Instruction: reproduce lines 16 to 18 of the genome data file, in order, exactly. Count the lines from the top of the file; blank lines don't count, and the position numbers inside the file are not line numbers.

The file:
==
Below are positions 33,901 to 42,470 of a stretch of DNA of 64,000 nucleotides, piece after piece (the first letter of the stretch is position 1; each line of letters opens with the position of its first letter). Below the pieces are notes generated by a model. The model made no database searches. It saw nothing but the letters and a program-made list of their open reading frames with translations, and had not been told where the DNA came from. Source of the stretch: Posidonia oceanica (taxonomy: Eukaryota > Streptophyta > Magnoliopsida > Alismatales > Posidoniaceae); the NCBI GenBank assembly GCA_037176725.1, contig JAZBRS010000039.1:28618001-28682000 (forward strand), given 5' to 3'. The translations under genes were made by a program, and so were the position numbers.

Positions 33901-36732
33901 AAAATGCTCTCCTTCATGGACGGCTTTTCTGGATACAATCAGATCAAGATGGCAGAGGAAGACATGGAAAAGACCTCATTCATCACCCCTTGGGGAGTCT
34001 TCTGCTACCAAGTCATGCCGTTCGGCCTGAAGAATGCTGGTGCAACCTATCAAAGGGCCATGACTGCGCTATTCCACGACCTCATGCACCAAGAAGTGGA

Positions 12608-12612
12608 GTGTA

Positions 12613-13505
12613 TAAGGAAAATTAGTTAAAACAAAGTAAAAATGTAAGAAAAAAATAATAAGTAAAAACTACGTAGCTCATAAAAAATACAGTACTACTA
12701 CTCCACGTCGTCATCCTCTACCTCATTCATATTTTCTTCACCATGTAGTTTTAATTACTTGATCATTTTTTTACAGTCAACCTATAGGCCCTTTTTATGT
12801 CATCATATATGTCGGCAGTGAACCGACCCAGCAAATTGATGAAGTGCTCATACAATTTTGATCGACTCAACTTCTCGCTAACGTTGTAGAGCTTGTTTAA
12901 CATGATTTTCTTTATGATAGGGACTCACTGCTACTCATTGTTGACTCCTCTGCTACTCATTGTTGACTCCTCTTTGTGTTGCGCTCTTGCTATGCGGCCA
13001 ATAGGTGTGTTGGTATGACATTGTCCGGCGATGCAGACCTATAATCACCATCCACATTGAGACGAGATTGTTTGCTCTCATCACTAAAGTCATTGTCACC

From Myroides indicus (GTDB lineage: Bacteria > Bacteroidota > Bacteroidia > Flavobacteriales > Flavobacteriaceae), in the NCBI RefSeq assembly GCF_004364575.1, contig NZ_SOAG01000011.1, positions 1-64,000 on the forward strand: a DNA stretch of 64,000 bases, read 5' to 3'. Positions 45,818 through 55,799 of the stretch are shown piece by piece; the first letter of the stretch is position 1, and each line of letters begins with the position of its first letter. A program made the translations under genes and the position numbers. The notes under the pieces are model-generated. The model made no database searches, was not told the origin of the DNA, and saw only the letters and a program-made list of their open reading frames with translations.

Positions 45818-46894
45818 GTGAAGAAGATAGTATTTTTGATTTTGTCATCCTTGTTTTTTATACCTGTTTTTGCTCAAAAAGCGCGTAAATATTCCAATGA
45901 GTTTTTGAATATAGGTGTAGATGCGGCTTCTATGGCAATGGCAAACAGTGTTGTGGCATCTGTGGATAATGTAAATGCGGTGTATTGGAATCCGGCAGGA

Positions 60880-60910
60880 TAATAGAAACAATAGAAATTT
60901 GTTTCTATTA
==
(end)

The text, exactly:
45901 GTTTTTGAATATAGGTGTAGATGCGGCTTCTATGGCAATGGCAAACAGTGTTGTGGCATCTGTGGATAATGTAAATGCGGTGTATTGGAATCCGGCAGGA

Positions 60880-60910
60880 TAATAGAAACAATAGAAATTT